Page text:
Footage of a far-right Israeli mob attacking a man near Tel Aviv they believed to be an Arab was aired live on television Wednesday night, as the Israel-Palestinian conflict raged on.
The shocking images show a man being forcibly removed from his car and beaten by a crowd of dozens until he lost consciousness.
The attack, broadcast by public broadcaster Kan, took place on the seafront promenade of Bat Yam, south of Israel’s commercial capital Tel Aviv.
Police and emergency services did not arrive on the scene until 15 minutes later, while the victim lay motionless on his back in the middle of the street.
Those in the crowd justified the attack by saying the man was an Arab who had tried to ram the far-right nationalists, but the footage shows a motorist trying to avoid the demonstration.
“The victim of the lynching is seriously injured but stable," Tel Aviv’s Ichilov hospital said in a statement, without revealing his identity.
Far-right lawmaker Betzalel Smotrich, head of the “Religious Zionism" party, said he was “ashamed" of the “atrocious cruelty" of the attack.
“Jewish brothers, stop! We cannot under any circumstances allow ourselves to take part in violent acts," he said.
Israel’s chief rabbi Yitzhak Yossef called for an end to attacks by Jews.
“Innocent citizens are being attacked by terrorist organisations, the heart is heavy and the images difficult, but we cannot allow ourselves to be drawn into provocations and aggressions," he said.
Issawi Fredj, an Arab deputy from the left-wing Meretz party, said the images were a sign that the country was heading towards “civil war".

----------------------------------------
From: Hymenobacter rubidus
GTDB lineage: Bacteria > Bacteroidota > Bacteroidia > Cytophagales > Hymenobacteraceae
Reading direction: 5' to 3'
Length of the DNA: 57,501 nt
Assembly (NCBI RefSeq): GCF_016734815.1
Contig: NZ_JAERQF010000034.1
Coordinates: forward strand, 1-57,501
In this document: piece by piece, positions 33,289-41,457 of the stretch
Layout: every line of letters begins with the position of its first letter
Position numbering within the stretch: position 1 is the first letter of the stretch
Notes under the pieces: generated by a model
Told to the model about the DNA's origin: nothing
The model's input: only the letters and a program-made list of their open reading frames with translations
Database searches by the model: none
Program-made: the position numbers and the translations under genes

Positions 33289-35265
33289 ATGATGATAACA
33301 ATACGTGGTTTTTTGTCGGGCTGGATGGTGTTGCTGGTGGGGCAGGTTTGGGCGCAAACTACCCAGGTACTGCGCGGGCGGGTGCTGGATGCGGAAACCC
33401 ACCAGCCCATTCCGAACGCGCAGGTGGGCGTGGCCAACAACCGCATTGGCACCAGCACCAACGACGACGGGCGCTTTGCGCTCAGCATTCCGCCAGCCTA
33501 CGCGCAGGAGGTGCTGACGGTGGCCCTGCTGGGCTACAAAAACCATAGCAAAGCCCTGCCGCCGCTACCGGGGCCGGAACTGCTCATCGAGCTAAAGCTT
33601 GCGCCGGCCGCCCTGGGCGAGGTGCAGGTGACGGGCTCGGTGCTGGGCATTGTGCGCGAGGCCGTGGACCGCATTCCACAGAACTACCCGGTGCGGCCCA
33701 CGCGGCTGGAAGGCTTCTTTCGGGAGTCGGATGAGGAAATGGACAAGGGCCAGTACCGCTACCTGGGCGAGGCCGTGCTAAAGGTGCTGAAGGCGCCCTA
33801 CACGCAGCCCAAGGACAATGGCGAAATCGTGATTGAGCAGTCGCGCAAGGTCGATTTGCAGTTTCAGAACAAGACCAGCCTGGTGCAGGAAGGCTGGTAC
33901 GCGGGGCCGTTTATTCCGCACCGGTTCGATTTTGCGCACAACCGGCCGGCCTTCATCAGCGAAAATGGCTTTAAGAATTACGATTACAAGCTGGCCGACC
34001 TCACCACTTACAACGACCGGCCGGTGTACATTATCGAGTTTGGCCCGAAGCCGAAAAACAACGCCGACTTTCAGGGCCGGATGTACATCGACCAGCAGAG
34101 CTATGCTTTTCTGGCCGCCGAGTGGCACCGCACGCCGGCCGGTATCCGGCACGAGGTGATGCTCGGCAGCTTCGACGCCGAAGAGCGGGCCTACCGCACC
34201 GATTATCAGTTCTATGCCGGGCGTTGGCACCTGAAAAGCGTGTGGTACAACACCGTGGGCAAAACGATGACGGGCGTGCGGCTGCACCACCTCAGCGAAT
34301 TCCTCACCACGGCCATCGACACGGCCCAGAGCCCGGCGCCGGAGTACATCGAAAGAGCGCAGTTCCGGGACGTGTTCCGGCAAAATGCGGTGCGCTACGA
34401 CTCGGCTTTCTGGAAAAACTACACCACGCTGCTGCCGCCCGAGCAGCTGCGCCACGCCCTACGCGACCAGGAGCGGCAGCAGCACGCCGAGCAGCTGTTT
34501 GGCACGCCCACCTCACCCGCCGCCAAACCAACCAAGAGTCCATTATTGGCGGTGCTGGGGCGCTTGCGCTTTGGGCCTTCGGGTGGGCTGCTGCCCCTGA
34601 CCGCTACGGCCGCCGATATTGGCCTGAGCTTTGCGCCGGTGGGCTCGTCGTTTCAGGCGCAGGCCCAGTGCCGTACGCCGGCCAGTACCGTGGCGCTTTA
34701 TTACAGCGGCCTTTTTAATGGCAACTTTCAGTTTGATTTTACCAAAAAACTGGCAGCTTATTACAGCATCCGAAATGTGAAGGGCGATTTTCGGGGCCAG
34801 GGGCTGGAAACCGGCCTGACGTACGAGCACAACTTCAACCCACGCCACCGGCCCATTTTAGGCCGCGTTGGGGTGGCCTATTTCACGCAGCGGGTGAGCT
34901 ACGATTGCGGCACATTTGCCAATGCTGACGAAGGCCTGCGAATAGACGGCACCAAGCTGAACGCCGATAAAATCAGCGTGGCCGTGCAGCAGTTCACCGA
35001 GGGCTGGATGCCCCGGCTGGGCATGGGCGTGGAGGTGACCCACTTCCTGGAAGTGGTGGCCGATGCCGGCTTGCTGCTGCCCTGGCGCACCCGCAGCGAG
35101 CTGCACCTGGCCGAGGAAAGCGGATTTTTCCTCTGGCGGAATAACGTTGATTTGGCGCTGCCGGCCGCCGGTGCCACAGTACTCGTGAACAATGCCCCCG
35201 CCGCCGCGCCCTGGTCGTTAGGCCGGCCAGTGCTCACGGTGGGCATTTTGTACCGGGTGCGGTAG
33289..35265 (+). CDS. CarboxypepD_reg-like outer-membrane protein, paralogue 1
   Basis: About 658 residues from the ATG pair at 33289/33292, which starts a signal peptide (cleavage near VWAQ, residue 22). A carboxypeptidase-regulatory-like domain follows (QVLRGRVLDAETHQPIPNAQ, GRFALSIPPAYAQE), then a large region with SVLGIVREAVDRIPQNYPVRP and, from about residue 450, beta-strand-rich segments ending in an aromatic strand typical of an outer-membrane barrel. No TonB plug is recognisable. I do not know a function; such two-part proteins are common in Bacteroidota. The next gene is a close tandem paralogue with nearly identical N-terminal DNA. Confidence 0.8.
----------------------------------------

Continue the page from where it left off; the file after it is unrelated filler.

Demonstrations by far-right activists broke out Wednesday night in several cities, leading to clashes with police and sometimes Arab Israelis.
Police said they were responding to violent incidents in cities including Acre, Haifa and Lod. In Acre, a mixed Arab-Jewish town in northwest Israel, a Jew was seriously injured by stone throwers, police said.
“The rioters in Lod and Acre do not represent Israeli Arabs, the rioters in Bat Yam… do not represent Israeli Jews, violence will not dictate our lives," said opposition leader Yair Lapid, who is currently tasked with forming a government after March elections.
Palestinian militants in Gaza have launched hundreds of rockets since Monday at Israel, which has carried out air strikes on the crowded coastal enclave.
The most intense hostilities in seven years between Israel and Gaza’s armed groups were triggered by weekend unrest at Jerusalem’s Al-Aqsa mosque compound.
In a statement, Prime Minister Benjamin Netanyahu said “what has been happening in the last few days in the cities of Israel is unacceptable".
“Nothing justifies the lynching of Arabs by Jews and nothing justifies the lynching of Jews by Arabs."